Soldiers of African and Caribbean heritage have been integral to the British Army for more than 100 years. However, as we will highlight during our coverage of Black History Month, their value and contribution is often overlooked or distorted.
Significant progress has been made in recent years and the British Army is very much an inclusive and diverse employer. Despite the progress, however, various annual reports and survey results demonstrate there is still much to do to complete the cultural change within the organisation itself.
As a reflection of society, there are still some serving and former soldiers who do not recognise the value of a diverse and inclusive team in their own activities. Some view it as ‘political correctness’ and others see it as a threat to the status quo. There remains a need to remind everyone of how a diverse and inclusive culture benefits everyone in the team and enhances operational effectiveness.
Black History Month started in 1926 when Carter G Woodson, known as the ’Father of Black History’, wrote a press release to mark the first Black History Week in the United States. Born in Virginia in 1875 to former slaves, Woodson’s opportunities were limited, but he was able to study at one of the few high schools for black students after saving money from working as a coal miner.
Throughout his life, Woodson worked tirelessly to promote black history in schools, leaving an indelible legacy. The event was expanded in 1970, and since 1976 every US president has officially designated February as Black History Month in the US.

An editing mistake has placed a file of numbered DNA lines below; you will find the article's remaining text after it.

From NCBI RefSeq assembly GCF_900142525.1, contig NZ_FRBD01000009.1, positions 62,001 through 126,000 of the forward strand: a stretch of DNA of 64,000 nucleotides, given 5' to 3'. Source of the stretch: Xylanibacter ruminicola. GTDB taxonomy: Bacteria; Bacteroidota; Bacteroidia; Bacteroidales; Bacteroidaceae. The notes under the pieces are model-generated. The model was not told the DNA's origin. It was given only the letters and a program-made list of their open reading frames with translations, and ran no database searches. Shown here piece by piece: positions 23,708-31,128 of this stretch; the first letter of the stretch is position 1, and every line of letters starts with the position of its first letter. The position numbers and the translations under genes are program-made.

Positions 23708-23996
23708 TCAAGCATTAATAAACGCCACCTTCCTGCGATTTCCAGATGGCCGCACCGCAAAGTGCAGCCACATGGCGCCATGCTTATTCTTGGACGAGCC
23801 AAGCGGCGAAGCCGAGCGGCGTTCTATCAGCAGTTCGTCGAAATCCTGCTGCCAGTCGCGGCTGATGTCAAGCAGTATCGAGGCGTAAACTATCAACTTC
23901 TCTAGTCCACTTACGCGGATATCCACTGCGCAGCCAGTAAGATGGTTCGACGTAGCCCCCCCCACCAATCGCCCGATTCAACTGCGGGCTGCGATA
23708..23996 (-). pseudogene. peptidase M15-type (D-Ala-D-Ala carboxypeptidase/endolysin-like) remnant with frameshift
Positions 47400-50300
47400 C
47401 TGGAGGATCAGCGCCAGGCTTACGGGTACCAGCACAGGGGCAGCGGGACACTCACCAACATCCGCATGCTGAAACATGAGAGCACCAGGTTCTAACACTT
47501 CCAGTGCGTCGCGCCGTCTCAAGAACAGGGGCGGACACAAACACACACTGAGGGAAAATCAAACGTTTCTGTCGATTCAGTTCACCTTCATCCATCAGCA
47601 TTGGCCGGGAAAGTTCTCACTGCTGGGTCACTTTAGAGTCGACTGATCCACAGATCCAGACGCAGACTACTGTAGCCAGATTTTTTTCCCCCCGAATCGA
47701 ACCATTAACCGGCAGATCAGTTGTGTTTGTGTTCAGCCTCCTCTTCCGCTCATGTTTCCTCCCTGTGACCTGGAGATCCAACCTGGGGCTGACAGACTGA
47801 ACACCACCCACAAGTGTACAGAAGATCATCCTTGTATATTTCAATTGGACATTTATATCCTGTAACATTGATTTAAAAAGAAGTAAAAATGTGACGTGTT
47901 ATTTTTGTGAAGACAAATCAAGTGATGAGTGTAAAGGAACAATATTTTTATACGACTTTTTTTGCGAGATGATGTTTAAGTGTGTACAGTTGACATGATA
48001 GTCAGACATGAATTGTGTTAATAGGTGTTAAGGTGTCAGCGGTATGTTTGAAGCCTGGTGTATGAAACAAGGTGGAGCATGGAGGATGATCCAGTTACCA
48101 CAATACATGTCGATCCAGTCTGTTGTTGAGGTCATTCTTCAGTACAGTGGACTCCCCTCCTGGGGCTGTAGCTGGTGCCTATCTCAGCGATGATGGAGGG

When Black History Month started in the UK, the focus was on black American history. Over time there has been more attention on black British history and key black figures from British history, including Walter Tull, one of the first black officers to command white troops in the British Army and one of English Football's first black players.
Celebrate the here and now
For the British Army, Black History Month provides an opportunity to recognise the contribution and achievements of those with African or Caribbean heritage. It's also an opportunity for everyone to recognise the benefits of a diverse and inclusive team; breaking down the barriers and obstacles that are preventing our people from giving their best, being comfortable with who they are and feeling valued.
Black History Month 2021 is also a time to look forward and celebrate the here and now – and throughout the month we will be telling the stories of some of our serving soldiers. Keeping with this year’s theme, they will share why they are #Proud To Be members of our Army.
Black soldiers have always been a part of what makes the British Army the best in the world. This month is a time for people to come together and learn lessons for the present and the future. It’s a time to honour the commitment of everyone in the Army and remember how everyone in the team, irrespective of race, gender, faith, belief or sexual orientation, contributes equally to its success.